When cardio or “metcon” is done right, the results can be truly transformative, boosting your fitness, your athleticism and your overall health. However, all too often cardiovascular exercise is attempted in ways that harm rather than help. Just walk into any gym and take a look at the row of ellipticals and stair climbers, or peek into the spinning class in the adjoining room.
You’ll see a lot of well-intentioned souls who are over-stressing and damaging their bodies, without actually getting a useful workout. Before you put one foot back into your gym, take 2 minutes to read about these 4 cardio workouts that could be doing you more harm than good!
First taking off in the 1990s, the elliptical trainer has won widespread popularity as a “gentler” alternative to treadmills. Reducing joint stress is certainly a worthy concern. However, in the name of saving our knees, a generation of gym-goers has picked up a nasty new habit. Along with its low-impact design, the elliptical offers a far easier alternative to running or jogging. It’s possible to get on an elliptical machine, tune in to some television or music, and simply “go through the motions” of exercise without really raising your heart rate. As a result, elliptical enthusiasts can lose focus of their training goals. They may believe that they are staying “on track” by showing up at the gym regularly. However, if they spend all their time on the elliptical-autopilot, they may then wonder why they do not meet their fitness goals.
2. The slog
The slow jog, also known as the “slog”, can commonly be seen on city sidewalks around the country. Running is such a popular form of aerobic activity that it may seem like a sure-fire approach. How could so many long-time runners be wrong? However, running with even slightly poor form can quickly lead to injuries. For “born” runners or those who take the time to learn proper running form, the sport can offer tremendous health benefit. However, simply jogging around your neighborhood each morning may actually cause more health risks than benefits.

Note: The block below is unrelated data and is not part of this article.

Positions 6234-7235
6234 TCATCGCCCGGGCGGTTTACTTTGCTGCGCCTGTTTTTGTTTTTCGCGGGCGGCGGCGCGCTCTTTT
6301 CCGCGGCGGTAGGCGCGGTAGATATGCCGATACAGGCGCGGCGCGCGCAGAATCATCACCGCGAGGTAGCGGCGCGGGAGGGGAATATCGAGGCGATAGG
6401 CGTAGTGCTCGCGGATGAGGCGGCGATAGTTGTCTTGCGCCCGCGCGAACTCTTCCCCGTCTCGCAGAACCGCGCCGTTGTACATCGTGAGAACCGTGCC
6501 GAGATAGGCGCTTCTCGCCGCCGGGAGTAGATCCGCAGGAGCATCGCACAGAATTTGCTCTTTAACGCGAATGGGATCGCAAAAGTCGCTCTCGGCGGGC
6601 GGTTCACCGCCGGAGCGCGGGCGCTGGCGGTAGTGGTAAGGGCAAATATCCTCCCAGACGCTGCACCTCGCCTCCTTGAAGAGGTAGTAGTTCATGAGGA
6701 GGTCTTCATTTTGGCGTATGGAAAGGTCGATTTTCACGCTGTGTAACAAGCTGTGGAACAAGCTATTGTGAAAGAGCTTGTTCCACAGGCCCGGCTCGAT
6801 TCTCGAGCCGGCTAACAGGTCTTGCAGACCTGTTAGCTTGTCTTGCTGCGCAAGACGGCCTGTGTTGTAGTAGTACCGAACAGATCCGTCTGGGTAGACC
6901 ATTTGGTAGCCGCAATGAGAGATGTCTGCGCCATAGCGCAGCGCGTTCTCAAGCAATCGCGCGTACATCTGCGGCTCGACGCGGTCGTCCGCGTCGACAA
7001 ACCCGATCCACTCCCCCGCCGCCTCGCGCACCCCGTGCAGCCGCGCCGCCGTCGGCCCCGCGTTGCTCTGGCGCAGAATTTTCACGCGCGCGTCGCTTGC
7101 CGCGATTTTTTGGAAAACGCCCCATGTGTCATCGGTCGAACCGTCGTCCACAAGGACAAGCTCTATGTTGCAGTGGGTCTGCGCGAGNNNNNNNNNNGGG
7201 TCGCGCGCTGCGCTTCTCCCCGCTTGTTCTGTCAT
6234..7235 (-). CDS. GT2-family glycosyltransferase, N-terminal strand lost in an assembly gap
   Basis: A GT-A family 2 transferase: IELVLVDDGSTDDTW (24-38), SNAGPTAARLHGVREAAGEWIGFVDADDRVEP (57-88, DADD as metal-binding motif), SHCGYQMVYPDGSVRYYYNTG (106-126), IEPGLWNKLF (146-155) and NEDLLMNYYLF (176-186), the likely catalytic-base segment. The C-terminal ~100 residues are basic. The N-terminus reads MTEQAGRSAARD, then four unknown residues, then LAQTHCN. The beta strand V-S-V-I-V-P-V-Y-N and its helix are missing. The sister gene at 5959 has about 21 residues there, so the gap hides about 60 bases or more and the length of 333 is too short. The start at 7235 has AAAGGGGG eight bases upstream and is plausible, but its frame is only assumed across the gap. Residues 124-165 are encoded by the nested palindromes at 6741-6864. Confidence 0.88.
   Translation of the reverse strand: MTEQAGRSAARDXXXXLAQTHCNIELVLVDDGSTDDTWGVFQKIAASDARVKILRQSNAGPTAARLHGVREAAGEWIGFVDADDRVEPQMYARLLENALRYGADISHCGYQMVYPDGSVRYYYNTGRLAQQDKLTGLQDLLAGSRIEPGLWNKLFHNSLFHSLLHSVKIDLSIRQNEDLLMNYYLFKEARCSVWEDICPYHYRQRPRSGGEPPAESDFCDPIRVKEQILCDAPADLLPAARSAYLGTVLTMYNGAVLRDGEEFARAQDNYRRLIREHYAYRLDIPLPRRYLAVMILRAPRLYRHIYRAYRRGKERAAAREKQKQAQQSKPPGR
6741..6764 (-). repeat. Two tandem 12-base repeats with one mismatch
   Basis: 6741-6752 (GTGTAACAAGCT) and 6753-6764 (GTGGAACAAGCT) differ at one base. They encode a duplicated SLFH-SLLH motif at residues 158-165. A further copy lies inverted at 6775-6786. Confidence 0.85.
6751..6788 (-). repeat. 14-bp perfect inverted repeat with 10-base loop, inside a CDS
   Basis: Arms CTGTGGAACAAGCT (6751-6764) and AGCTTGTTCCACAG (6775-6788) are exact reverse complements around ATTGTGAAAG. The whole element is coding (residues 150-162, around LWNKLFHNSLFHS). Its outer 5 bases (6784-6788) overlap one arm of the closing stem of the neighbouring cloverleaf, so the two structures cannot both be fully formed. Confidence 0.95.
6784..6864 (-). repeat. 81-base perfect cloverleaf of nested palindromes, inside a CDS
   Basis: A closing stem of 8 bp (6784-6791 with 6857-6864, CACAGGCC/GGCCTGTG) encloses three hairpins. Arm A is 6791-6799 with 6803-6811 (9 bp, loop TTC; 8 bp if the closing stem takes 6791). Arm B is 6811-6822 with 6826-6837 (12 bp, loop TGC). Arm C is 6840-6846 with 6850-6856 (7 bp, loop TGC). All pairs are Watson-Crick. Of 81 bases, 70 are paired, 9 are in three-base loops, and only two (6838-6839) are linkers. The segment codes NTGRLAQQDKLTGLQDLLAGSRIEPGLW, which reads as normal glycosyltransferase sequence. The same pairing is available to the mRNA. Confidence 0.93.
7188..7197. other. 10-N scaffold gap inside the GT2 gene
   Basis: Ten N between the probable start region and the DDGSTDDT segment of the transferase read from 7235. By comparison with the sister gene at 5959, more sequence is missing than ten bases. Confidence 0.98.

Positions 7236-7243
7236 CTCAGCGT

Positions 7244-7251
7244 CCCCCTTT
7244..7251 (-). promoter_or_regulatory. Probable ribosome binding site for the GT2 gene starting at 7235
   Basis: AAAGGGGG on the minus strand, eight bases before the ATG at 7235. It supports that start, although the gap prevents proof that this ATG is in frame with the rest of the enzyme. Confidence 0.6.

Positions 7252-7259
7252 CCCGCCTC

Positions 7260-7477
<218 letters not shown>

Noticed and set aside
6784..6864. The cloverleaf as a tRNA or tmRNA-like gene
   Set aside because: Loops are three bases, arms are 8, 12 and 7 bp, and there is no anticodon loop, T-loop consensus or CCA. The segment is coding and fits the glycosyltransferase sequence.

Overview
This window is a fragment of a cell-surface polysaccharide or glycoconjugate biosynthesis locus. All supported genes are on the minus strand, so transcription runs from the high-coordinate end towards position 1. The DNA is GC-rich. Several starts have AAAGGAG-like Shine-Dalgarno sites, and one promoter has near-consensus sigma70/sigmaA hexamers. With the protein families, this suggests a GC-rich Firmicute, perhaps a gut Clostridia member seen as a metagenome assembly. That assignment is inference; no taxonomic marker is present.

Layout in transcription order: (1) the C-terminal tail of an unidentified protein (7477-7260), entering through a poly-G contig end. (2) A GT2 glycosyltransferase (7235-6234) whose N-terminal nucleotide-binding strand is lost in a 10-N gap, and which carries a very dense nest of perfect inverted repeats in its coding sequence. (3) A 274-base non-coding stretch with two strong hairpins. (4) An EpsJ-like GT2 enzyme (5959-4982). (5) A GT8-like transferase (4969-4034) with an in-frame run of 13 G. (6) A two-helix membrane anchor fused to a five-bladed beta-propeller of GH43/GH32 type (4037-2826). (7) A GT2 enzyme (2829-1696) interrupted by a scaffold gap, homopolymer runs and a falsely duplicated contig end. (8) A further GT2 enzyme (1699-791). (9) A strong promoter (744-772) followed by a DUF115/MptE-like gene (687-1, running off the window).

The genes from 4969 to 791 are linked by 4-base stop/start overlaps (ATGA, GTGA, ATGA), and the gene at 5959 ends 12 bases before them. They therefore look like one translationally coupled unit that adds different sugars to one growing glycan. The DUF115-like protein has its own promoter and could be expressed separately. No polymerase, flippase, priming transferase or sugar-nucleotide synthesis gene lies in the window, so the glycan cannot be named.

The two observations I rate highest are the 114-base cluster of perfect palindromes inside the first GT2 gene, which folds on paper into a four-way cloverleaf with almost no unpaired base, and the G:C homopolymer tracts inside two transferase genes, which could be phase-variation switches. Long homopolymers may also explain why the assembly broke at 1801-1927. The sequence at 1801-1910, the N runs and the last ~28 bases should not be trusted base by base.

For the average individual, slow to moderate jogging is a more realistic activity than full-on running, at least when starting out. However, slow jogging raises the heart rate relatively little and provides only moderate benefit to your fitness. In order to lose weight or appreciably improve your overall athleticism, you will need to jog a relatively long time. Plus, you run a high risk of developing joint injuries. In other words, for a relatively small payoff, you need to put in a lot of time and have a high risk of injury.
Another gym favourite, the stair climbing machine is an ever-present fixture of the modern gym. Walking on an incline is an excellent way of increasing the intensity of walking. However, if you take a look at who is using stair climbing machines, you’ll see a row of hunched frames, gripping the machine’s handles. Typically, users turn up the intensity, making themselves struggle up absurdly steep mountainsides at a terrifying clip. Since the intensity is simply too challenging, it becomes necessary to cling to the machine frame. Slouching, contorting the arms, or heaving oneself upward with the upper body, the desperate stair climbing enthusiast reaps more postural damage than athletic benefit.
One of the most popular offerings in the gym classroom, spinning is the spine-crunching and shoulder-numbing twisted cousin of regular cycling. Urged on by the pumping bass, the students in a spinning class typically push themselves beyond their limits, hoping to tone muscle and burn fat through their suffering. Instead, the duress causes spinners to develop poor form and strain-related injuries.
Mistaken approaches to cardio take many forms, but four of the biggest culprits are ever-present. The elliptical machine lets people zone out while imagining they are getting fit. Slow jogging – or “slogging” – often leads to injury and delivers scant fitness benefits. The stair climber, though a perfectly well-designed equipment, is typically misused by the overly ambitious. Meanwhile, spin classes have stripped cycling of its benefits and regularly result in more injury than athletic improvement. While each of the four “bad boys” of cardio may seem to promise some benefit, they typically offer “shortcut”-type strategies to fitness. Like most shortcuts, at some point they result in paying the full price, and usually with interest. To avoid injury down the line, skip these types of cardio altogether.